Harrison County Sheriff’s Office officials say they stringently check employment backgrounds before hiring applicants, but what happened when Roger Valentine was hired six years ago is a mystery.
Valentine, 53, was a transport deputy for the Harrison County Jail when he resigned in February on suspicion that he raped a female inmate while transporting her from a state jail in Central Texas. He later was arrested and charged with violating the civil rights of a person in custody by engaging in sexual activity.
Before joining Harrison County in 2013, Valentine worked three years at the Gregg County Jail before he resigned amid a sexual misconduct investigation, according to records obtained by the News-Journal.
Harrison County had access to Valentine’s Gregg County employment file because Gregg County received an official, legally required form signed by Valentine, Gregg Sheriff Maxey Cerliano said.
The head of a law enforcement agency is required to file that form with The Texas Commission on Law Enforcement when a person licensed by the commission is terminated.
That form, when signed by the former employee, then allows the Texas Commission on Law Enforcement to release an employment report to an agency.
Valentine’s signed form was executed Feb. 28, 2013, and was faxed to Harrison County from Gregg County Chief Deputy Chuck Willeford the following day, Cerliano said.
Records indicate Valentine was hired by Harrison County in November of that year.
Brandon Fletcher, chief deputy and spokesman for the Harrison County Sheriff’s Office, said he was unable to confirm much about how Valentine was hired, including whether his agency viewed Valentine’s employment history. Fletcher wasn’t involved in hiring when Valentine arrived in 2013, he said, and the sheriff’s office employee responsible for hiring during that time has passed away.
“I can’t tell you what they did back then. I wasn’t in that position,” Fletcher said. “Now, (employment checks are) pretty extensive.”
Each applicant to the Harrison County Sheriff’s Office must sign a release allowing access to prior work histories “so that we can get any and everything that might raise a flag,” Fletcher said.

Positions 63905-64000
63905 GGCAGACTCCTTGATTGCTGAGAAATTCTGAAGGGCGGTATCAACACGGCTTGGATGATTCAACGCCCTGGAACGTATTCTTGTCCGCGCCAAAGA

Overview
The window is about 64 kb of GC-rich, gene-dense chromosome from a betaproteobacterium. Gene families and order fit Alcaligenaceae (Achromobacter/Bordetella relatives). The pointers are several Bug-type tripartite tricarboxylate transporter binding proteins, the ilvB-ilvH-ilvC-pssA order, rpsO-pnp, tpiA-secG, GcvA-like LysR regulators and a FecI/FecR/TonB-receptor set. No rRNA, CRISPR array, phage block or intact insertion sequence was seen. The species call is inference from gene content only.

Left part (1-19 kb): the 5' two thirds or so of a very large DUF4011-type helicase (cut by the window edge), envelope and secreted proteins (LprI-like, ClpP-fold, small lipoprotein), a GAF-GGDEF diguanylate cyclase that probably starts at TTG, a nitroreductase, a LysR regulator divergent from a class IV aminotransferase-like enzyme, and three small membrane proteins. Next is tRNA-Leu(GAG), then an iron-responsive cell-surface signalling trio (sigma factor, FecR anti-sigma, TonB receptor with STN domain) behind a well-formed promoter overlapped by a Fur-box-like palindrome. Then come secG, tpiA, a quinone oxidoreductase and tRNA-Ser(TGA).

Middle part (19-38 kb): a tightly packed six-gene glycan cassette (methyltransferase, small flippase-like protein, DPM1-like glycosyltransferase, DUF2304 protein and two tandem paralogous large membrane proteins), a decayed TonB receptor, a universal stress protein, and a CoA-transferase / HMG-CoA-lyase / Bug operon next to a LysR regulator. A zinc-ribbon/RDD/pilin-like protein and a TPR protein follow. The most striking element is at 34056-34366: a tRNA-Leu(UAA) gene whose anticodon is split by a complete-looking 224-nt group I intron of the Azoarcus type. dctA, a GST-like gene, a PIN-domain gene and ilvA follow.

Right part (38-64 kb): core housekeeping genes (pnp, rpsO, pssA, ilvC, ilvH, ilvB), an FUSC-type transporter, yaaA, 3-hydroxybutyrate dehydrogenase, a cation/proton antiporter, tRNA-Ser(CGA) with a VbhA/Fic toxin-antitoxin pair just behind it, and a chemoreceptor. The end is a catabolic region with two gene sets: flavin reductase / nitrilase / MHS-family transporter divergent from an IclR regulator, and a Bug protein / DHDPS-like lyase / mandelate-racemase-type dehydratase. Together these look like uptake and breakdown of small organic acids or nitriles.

“What we do now is extremely thorough, and background checks are the number one deal before we take that next step,” he continued. “We’ll go to multiple agencies if need be to make sure that we’re getting an accurate assessment of that person if we want to hire them.”
Agencies are required by state law to make a written request to the Texas Commission on Law Enforcement for a prospective employee’s termination report from another law enforcement agency before he or she is hired. The hiring agency also must conduct a criminal background check, get written consent from the applicant to view his or her employment records and also contact each of the person’s previous law enforcement employers.
When an employee resigns or is terminated from a law enforcement agency while under investigation either for a potential criminal violation or in lieu of disciplinary action, state law requires the head of a law enforcement agency to submit a report to the state commission that explains the circumstances for the resignation or termination. The report becomes an official government document.
The Texas Commission on Law Enforcement has taken the stance that internal investigations of applicants by their former law enforcement employers should be part of the background check, said Gretchen Grigsby, government relations director for the commission.
“By statute, we don’t get involved in local disciplinary actions, but when a hiring agency does a background check on an application, they are required to contact each of their prior law enforcement employers,” Grigsby said Wednesday, “and that should be part of that background check ... They are required to make all of those records available.
“A background check is something we’ve very much been emphasizing. It’s a very important part of the law enforcement process.”
State lawmakers are considering legislation related to background checks beyond the law enforcement realm.
A bill filed by McKinney Republican Rep. Scott Sanford would allow nonprofit agencies such as churches and charitable organizations to disclose sexual misconduct allegations against former employees and volunteers without being sued, according to the Houston Chronicle.